Wikipedia (2017) Roy Stryker. [online at:] (Accessed: 24 February 2017)

Exercise • Citizen Journalism

A Google-trawl, search term ‘citizen journalism’ brings up multiple examples and multiple definitions of the phenomenon. I would broadly classify them under two headings – ‘citizen news-gathering’ and ‘citizen news-broadcasting’. There is a also a pedantic quibble about whether a stateless person could properly be described as a citizen-anything.

Citizen news-gathering is the concept illustrated by the CNN billboard above. People caught up in a news story, and equipped with a camera, mobile telephone or smartphone, can contact the ‘established media’ and report breaking news before the network media have time to mobilise. The early example quoted in several sources is Abraham Zapruder, whose 26.5 seconds of 8mm cine film of President Kennedy’s assassination have been the source of news stories, books, films and conspiracy theories since November 1963. Slightly later, we have John Filo’s images of the Kent State shooting (although, as Filo is described as a student and part-time news photographer, this might not strictly be citizen journalism) and coming right up to date, every terrorist attack sees our newspapers full of smartphone images by victims and passers-by.

Citizen news-broadcasting seeks to break away from the ‘established media’. Jay Rosen (2008) described it thus:

When the people formerly known as the audience employ the press tools they have in their possession to inform one another, that’s citizen journalism.

News, gathered by ‘citizens’ or established media sources is distributed by an anarchic network of websites, blogs and social media. Images and film, such as the death of an innocent bystander shot during an anti-government protest in Iran, can ‘go viral’ and be around the world in hours. More relevant to the question asked in the course notes is Tami Silicio’s image of flag-draped coffins being returned from Iraq, in defiance of a  a government ban on such images which some considered to be part of a policy of sanitising the conflict.

A UK example is the death in April 2009 of Ian Tomlinson, a bystander caught in a police riot-control ‘kettle’ in London, who died after being attacked by a balaclava-wearing policemen with his badge number covered to avoid identification. (Lewis 2009). Video shot by an American hedge-fund manager also caught in the ‘kettle’ gave the lie to the police account of the incident, resulted in the identification and prosecution of the policeman and led to changes in the policing of protests.

We are asked to comment on the objectivity of our examples.

In my opinion, the Zapruder film and the Tomlinson video were objective at the point of capture; in both cases, an unexpected event occurred in front of an unprepared observer who happened to have a camera running. The relevant question is one of  objectivity in distribution. Zapruder gave copies of his film to the Secret Service for investigation/evidence purposes and sold the rights to Life for $150,000 (1963 currency) (Wikipedia, 2017). The Tomlinson film was provided (price, if any, unknown) to the Guardian publishers, rather than to the investigating authorities, five days after the event because the photographer had read of a conflict between the police story and that of protestors and others caught in the ‘kettle’. Would the film have come forward if the controversy were not already being reported?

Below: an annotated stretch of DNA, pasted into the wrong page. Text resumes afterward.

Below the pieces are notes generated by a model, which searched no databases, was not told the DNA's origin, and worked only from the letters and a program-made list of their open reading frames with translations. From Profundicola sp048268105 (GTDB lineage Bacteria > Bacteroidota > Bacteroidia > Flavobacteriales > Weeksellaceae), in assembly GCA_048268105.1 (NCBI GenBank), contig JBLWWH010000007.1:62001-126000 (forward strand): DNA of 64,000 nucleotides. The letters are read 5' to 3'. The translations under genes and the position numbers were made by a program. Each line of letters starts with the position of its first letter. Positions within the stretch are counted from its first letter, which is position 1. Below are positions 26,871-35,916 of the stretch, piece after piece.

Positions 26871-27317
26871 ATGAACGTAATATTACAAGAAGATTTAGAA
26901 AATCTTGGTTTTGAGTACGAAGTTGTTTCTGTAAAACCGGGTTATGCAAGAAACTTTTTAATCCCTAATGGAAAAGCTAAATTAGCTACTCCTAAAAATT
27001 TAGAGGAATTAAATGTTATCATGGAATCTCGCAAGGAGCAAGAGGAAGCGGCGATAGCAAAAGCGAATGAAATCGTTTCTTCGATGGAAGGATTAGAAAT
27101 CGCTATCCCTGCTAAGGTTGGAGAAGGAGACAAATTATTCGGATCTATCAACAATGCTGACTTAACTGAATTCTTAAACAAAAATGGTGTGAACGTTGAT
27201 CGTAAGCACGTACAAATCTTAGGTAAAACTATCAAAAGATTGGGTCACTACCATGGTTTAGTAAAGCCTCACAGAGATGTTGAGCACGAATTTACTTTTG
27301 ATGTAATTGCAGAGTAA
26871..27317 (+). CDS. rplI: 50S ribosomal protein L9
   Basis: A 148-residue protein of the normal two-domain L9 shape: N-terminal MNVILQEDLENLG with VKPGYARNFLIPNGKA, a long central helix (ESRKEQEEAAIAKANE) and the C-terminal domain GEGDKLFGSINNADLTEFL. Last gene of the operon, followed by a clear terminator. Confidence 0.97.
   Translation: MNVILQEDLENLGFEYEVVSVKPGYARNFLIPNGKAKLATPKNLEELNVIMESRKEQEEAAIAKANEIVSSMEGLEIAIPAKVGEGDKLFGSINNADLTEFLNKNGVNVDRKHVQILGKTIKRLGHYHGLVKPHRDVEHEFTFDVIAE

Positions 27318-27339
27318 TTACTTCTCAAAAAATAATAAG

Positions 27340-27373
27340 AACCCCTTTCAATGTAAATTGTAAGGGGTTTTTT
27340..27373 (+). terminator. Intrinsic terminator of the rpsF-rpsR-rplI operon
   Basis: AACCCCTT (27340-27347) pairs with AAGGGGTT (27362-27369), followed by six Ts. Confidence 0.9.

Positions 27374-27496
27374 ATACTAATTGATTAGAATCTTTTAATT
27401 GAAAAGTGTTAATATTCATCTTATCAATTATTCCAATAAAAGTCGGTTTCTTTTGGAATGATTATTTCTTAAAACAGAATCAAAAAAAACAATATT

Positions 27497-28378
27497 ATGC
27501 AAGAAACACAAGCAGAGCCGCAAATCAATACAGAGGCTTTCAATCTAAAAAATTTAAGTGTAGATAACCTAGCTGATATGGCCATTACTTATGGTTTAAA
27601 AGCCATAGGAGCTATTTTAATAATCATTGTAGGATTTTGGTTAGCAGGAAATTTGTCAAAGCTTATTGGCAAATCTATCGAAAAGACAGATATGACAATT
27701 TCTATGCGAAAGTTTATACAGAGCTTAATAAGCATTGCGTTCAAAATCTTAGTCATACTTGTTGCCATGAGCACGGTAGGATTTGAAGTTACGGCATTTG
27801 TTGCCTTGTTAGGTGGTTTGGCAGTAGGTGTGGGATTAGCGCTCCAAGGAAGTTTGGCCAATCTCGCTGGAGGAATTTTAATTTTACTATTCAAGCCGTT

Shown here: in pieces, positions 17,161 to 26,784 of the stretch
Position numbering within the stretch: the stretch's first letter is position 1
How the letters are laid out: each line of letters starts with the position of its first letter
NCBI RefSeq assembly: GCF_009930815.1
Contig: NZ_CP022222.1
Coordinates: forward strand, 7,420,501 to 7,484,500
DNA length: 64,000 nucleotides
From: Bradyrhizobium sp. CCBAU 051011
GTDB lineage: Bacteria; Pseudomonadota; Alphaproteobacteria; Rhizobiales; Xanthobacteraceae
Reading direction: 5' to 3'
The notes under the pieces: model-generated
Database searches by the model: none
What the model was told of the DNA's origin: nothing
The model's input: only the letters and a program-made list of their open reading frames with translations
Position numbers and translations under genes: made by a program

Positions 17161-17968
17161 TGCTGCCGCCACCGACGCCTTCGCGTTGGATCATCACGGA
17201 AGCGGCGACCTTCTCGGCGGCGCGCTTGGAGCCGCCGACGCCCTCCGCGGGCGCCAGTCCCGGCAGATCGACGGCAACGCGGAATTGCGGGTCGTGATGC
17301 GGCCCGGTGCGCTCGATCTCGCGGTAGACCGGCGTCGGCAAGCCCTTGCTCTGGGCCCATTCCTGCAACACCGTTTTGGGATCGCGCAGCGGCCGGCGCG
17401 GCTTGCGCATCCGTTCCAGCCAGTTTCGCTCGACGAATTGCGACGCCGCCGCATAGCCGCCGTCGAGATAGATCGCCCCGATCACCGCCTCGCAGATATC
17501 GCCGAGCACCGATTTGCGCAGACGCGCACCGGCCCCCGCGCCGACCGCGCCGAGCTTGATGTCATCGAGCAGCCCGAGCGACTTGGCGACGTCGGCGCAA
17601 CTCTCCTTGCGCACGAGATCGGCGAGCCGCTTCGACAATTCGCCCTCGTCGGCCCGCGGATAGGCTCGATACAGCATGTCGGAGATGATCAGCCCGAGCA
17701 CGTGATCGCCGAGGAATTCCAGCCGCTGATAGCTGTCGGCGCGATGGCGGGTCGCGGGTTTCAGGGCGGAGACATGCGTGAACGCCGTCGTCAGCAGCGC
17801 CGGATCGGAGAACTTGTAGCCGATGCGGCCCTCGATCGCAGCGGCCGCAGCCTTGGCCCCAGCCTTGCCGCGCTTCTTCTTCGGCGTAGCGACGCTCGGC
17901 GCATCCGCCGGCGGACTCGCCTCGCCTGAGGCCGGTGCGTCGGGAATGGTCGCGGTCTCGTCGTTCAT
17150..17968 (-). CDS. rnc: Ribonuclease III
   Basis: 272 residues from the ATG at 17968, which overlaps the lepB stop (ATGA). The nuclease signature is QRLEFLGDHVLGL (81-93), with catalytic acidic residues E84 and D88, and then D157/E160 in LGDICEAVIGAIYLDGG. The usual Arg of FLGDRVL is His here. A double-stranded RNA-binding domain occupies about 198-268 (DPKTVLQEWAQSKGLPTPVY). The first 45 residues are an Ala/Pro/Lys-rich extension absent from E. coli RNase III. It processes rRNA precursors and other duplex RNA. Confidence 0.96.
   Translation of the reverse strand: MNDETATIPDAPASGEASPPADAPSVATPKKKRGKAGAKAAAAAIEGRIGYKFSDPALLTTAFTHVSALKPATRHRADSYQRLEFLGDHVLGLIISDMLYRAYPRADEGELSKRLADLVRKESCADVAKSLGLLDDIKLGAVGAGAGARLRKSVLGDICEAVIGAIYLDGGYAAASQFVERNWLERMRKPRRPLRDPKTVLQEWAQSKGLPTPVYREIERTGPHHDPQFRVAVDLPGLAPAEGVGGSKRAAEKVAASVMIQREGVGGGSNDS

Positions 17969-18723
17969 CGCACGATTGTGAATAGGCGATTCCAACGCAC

The Iranian bystander and the Kent State images arose because each photographer had seen an event, then filmed the aftermath. I suspect an element of subjectivity in each case; would a government supporter in either case have filmed and distributed their images? We must consider that the photographers were shooting images that supported their own world-views and, again, there is the question of objectivity in the method of distribution. Filo sold images to an already-sympathetic press. The Iranian photographer used social media (YouTube) because the local media could not be relied upon.

The Silicio image of the coffins is objective – the scene existed in front of the camera – but shot for subjective reasons. ‘Tami Silicio was moved by the increasingly human freight she was loading and felt compelled to share what she was seeing’ (Dyer, 2015)

Objectivity in news images is uncertain. If an event is unfolding in front of the photographer’s eyes, he has no opportunity to ‘pose’ the subjects, but he may be able to influence the look and apparent context of the images by a choice of lens, technique or viewpoint. If shooting aftermath images, then there is more opportunity for posing or ‘gardening’ (Rosenthal’s Iwo Jima or Fenton’s cannonballs, for instance).

In post-production, at editing and selection stages, there is a risk to objectivity by selecting one image over another from the contact sheet or memory card. The selection of an image might simply be a function of page design but it may represent the editors world-view.


Dyer, G. (ed.) (2015) 100 photographs: The most influential images of all time. United States: TIME.

Lewis, P. (2009) Citizen journalism counters police propaganda. [online at] (Accessed: 16 February 2017)

Rosen, J. (2008) PressThink: A most useful definition of citizen journalism. [online at] (Accessed: 16 February 2017).

Wikipedia (2017)  Abraham Zapruder. [online at] (Accessed: 16 February 2017)